Update: the rather humorous spelling error is fixed. Thanks, Jim!

Today is Ash Wednesday, one of my favorite days in the church calendar. When I turned twenty-four this January, I joked with my students about having a “third-of-life crisis.” As my days get older, my death gets closer and birthdays always remind me of that ominous fact.

While it seems morbid to many, contemplating our own mortality can be an incredibly beneficial practice for our spiritual lives. As David prays in Psalm 90:12, “So teach us to number our days that we may present unto thee a heart of wisdom.” And Ash Wednesday is one of the only days in the church calendar that the reading comes from Lamentations, a drastically under-read book. My favorite: “It is good that one should wait quietly for the salvation of the Lord. It is good for a man that he bear the yoke in his youth.”

The season of Lent is one of the most difficult and rewarding seasons. It is a time of fasting and self-denial, of penitence and sorrow. But it is not a time of despair–that option was cut-off by the resurrection of Christ. It is a time of preparation for the celebration of Easter, not a time when we forget that Easter happened. Rather, the Easter events must be at the forefront of our consciousness as we engage in reflection, silence, and stillness, bearing the yoke in our quickly departing youth.
While it is an injustice to Eliot to quote only a part of his poem, I leave you with the first stanza(?) from “Ash Wednesday”:

Because I do not hope to turn again

Because I do not hope

Because I do not hope to turn

Desiring this man’s gift and that man’s scope

I no longer strive to strive towards such things

(Why should the aged eagle stretch its wings?)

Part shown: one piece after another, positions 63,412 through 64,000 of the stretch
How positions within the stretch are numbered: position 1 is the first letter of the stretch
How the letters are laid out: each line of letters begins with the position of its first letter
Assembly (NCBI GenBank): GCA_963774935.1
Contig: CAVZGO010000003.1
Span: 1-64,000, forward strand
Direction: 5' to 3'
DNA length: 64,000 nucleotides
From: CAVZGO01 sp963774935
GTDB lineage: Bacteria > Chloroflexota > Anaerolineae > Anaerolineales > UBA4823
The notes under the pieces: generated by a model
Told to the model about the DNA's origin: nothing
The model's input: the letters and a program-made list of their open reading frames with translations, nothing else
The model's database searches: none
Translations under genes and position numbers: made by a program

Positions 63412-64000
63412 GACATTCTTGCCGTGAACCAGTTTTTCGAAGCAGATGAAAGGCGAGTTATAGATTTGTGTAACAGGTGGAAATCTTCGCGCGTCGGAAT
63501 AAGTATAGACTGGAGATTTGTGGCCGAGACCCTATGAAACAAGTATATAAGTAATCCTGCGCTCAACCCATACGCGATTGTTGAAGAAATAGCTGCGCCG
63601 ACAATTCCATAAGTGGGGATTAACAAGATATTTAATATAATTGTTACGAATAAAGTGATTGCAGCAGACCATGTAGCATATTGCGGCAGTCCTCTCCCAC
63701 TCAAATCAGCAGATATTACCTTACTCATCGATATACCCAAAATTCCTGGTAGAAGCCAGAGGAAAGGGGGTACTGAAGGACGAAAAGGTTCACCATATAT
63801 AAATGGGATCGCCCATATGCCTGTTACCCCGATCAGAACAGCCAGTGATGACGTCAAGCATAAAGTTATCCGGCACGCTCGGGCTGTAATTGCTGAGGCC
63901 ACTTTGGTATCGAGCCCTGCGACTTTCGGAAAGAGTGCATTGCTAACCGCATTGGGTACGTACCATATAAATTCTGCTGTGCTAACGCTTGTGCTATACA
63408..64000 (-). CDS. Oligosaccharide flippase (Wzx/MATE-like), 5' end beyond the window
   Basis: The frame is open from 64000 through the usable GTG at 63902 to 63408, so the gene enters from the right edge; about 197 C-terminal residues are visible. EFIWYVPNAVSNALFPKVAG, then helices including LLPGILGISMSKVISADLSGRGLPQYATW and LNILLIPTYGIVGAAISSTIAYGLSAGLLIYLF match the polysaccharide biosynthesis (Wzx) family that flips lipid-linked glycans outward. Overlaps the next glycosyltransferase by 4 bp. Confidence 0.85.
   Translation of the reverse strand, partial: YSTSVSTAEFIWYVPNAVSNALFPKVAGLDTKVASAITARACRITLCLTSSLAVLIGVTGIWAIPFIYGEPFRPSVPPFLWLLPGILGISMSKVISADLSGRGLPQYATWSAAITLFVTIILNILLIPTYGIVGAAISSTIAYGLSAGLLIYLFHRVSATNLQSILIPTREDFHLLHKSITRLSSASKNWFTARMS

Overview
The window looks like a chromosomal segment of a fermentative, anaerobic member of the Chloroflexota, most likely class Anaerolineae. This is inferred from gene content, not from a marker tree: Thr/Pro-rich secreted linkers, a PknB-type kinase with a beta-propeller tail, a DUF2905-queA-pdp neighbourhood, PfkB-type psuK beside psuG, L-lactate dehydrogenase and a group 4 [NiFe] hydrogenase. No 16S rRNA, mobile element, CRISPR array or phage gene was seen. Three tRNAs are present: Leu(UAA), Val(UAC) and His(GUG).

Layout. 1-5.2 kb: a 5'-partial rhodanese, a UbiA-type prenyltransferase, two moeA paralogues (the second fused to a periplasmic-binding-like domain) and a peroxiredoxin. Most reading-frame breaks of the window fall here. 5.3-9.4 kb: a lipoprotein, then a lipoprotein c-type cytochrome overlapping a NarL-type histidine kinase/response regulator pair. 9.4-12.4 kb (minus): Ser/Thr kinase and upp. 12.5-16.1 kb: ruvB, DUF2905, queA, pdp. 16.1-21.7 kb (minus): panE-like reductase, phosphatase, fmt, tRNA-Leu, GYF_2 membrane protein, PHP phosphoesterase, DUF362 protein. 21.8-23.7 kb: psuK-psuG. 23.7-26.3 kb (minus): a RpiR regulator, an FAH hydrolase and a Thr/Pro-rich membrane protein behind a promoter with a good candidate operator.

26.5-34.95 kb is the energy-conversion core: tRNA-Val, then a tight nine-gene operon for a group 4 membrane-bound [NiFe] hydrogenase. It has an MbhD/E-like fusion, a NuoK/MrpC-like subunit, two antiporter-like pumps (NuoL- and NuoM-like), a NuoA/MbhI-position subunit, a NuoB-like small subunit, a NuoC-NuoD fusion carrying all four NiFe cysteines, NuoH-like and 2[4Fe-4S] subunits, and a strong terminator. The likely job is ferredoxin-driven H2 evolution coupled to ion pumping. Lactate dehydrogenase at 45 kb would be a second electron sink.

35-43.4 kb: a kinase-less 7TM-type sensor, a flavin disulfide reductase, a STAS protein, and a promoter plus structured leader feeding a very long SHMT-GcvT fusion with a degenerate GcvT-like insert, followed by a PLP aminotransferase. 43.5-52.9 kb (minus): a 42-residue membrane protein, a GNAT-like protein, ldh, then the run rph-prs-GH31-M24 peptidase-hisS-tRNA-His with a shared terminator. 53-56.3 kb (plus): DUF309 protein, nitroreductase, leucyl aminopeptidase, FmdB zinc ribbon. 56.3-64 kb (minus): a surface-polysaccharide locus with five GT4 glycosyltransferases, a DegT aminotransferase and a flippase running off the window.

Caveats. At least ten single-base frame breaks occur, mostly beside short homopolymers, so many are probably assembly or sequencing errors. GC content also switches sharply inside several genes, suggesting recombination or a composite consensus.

Why should I mourn

The vanished power of the usual reign?

Because I do not hope to know again

The infirm glory of the positive hour

Because I do not think

Because I know I shall not know

The one veritable transitory power

Because I cannot drink

There, where trees flower, and springs flow, for there is

nothing again

Because I know that time is always time

And place is always and only place

And what is actual is actual only for one time

And only for one place

I rejoice that things are as they are and

I renounce the bleesed face

And renounce the voice

Because I cannot hope to turn again

Consequently I rejoice, having to construct something

Upon which to rejoice

And pray to God to have mercy upon us

And I pray that I may forget

These matters that with myself I too much discuss

Too much explain

Because I do not hope to turn again

Let these words answer

For what is done, not to be done again

May the judgement not be too heavy upon us
Because these wings are no longer wings to fly

But merely vans to beat the air

The air which is now thoroughly small and dry

Smaller and dryer than the will

Teach us to care and not to care

Teach us to sit still.

Pray for us sinners now and at the hour of our death.

Pray for us now and at the hour of our death.

Posted by Matthew Lee Anderson

Matthew Lee Anderson is the Founder and Lead Writer of Mere Orthodoxy. He is the author of Earthen Vessels: Why Our Bodies Matter to our Faith and The End of Our Exploring: A Book about Questioning and the Confidence of Faith. Follow him on Twitter or on Facebook.